STRICTER REQUIREMENTS: The South Australian Government has announced older trucks will now be inspected every one to two years, starting in 2020.
STRICTER REQUIREMENTS: The South Australian Government has announced older trucks will now be inspected every one to two years, starting in 2020.

Inspection regime to start soon

IT WASN'T the news the South Australian Government would be requiring older heavy vehicles to undergo inspections to ensure their roadworthiness that had drivers and the industry worried.

It was fears that during those inspections drivers would face fines and defects for "ridiculous” issues.

As one driver put it while commenting on the issue on the Big Rigs Facebook page, "How many trucks get defects for a blown globe? Annual checks won't stop a cop chasing gift cards for meeting key performance indicators”.

SA Transport Minister Stephan Knoll has announced all vehicles with a Gross Vehicle Mass, as well as trailers with an Aggregated Trailer Mass, of more than 4.5 tonnes must undergo inspections every two years once they reach four years from the date of manufacture.

Vehicles will need to be inspected annually once they reach 10 years since manufacture and some exemptions will apply.

The changes are part of the second stage of the State Government's Heavy Vehicle Inspection Scheme, which was introduced in response to an inquest into a fatal semi-trailer crash at the bottom of the South Eastern Freeway in January 2014.

The state coroner recommended all heavy vehicles should be subjected to a periodic and frequent inspection regime.

South Australian Road Transport Association boss Steve Shearer said the industry had "no problem” with an inspection regime and handing out defect notices for issues that actually affected the safety of the vehicle, however he wanted the government to take more responsibility for the maintenance of the state's roads, which he said was one of the factors in causing truck parts to break and wear out.

"Trucks are a workhorse and need to work on pretty crap roads, which they (the government) provide,” he said.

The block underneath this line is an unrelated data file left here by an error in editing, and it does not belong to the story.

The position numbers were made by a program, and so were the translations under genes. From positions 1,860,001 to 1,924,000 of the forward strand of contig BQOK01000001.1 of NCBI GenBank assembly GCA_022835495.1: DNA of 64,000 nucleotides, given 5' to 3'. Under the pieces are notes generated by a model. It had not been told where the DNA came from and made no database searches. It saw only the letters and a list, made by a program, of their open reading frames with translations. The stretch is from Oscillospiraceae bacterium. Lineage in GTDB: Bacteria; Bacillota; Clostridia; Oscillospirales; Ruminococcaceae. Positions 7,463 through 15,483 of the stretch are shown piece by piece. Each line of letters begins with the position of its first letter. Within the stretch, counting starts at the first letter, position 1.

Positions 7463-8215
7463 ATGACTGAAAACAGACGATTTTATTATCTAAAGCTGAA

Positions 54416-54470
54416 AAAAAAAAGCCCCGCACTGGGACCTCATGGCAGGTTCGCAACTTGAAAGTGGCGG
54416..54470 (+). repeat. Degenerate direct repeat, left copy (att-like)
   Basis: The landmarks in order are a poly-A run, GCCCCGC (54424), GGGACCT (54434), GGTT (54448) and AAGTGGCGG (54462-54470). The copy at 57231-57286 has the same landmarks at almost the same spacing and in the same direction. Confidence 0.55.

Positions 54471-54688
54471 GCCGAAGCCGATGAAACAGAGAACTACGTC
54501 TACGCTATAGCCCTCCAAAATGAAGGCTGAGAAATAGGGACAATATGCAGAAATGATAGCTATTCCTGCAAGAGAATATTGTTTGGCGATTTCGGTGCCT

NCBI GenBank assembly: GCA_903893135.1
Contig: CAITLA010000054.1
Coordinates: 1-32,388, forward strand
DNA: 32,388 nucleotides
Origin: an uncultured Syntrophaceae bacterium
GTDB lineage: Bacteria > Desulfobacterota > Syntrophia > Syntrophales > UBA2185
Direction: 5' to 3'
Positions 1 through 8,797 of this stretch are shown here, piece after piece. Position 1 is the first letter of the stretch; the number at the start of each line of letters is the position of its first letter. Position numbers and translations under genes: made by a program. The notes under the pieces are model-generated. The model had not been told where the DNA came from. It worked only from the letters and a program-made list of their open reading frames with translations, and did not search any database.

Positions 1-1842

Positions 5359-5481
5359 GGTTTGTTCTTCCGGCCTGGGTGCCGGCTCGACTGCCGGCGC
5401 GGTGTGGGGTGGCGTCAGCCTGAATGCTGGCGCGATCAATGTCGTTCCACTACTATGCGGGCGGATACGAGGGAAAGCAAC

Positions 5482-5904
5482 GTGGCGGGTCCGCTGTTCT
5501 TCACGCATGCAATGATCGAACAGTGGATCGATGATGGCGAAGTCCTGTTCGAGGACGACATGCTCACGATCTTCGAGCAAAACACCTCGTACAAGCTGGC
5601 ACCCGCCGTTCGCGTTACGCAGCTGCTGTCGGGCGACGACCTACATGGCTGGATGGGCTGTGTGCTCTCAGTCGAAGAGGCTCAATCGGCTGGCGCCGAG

"What the government must get its head around and accept is that if you give me a poor road with a poor shoulder and a passing vehicle, stones bigger than a thumb get chucked at passing vehicles and in some cases smash a light on a truck.

"That's the government's fault and when that happens the government and police force should be realistic and shouldn't be defecting trucks over things like that.

"Most defects are absolute bulls--t and have nothing to do with the serious safety stuff. It's one of the banes of a truck operator's life and the cost it adds to road transport is extraordinary and without any safety gain.”

Government statistics revealed that more than 3000 vehicles had been inspected upon changing hands since August 2018, with 60 per cent failing their initial inspection.

Faults identified included 914 vehicles with faulty brakes, 915 with steering and suspension issues, 838 with structural problems and 701 with engine driveline concerns.

Mr Shearer said he had written to the minister, asking for a further breakdown of the data, which he said was "useless” and did not give a clear picture of what was happening out there on the road.

"We need a full breakdown of the trucks being inspected - were they line haul or rigids, local or commercial?” he said.

"Without that data we can't assess what else we could and should be doing.

"The simple reality is if the government or the minister thought 60 per cent of trucks were unroadworthy, do you think they'd wait until the middle of next year for the second stage?”